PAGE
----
NEW DELHI (AFP) - India's parliament on Monday passed a flagship US$18 billion (S$23 billion) programme to provide subsidised food to the poor that is intended to "wipe out" endemic hunger and malnutrition in the aspiring superpower.
The Food Security Bill - a key scheme seen as a vote-winner by the ruling Congress party ahead of national elections next year - was adopted in the lower house after a nine-hour debate.
Meira Kumar, speaker of the lower house announced the passage of the bill, saying: "The ayes have it. The motion is adopted and the bill as amended is passed." In a rare speech in parliament, Congress party chief Sonia Gandhi told MPs to send a message to the world that India was ready to eradicate malnutrition, which Prime Minister Manmohan Singh has described as a "national shame".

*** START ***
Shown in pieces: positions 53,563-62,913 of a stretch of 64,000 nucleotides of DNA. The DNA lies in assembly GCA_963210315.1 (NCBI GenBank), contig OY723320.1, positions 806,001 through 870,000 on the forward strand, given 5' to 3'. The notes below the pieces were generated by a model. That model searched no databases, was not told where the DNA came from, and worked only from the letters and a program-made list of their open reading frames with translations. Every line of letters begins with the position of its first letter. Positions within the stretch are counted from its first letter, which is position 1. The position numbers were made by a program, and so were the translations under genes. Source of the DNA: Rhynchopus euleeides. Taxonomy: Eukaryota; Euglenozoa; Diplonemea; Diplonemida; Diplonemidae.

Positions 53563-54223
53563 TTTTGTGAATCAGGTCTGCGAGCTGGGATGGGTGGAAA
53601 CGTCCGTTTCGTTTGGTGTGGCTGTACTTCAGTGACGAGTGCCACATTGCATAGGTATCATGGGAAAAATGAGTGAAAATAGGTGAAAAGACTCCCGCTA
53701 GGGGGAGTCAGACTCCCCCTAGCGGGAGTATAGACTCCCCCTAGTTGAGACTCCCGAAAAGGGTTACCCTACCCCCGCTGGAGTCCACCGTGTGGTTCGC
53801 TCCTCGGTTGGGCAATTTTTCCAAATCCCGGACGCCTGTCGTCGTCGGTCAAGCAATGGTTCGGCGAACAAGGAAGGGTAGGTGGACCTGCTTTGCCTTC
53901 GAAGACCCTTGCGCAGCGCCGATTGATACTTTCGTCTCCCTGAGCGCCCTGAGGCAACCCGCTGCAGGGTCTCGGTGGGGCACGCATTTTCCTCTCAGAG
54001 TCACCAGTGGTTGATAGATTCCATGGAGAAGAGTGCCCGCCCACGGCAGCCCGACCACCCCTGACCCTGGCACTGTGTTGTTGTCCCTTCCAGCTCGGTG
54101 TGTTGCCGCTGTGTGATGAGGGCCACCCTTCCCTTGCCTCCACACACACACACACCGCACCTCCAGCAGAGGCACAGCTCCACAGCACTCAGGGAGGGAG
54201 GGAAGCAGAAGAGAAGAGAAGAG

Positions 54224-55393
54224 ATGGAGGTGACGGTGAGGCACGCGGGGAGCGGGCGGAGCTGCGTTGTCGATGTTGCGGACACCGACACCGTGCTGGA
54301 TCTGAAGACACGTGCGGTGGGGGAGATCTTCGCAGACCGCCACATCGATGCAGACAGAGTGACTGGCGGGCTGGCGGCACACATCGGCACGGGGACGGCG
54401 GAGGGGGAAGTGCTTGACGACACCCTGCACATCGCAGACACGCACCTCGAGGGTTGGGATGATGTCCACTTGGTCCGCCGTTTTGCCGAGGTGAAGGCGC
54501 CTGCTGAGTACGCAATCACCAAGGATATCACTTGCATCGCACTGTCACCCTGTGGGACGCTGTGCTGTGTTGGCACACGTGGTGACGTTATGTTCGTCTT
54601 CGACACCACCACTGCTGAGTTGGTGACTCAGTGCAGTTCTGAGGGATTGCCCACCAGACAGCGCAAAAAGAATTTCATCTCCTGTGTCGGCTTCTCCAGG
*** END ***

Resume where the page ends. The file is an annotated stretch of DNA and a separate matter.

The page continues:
"The big message which will go out to the country and rest of the world is clear and concrete: that India is taking the responsibility of providing food security of all its citizens," she said.
Gandhi was later admitted to a hospital in the capital suffering from a fever, according to a party leader.
India already runs the world's biggest food distribution system covering hundreds of millions of people, but the Food Security Bill will offer grains at lower prices and attempt to better target the needy.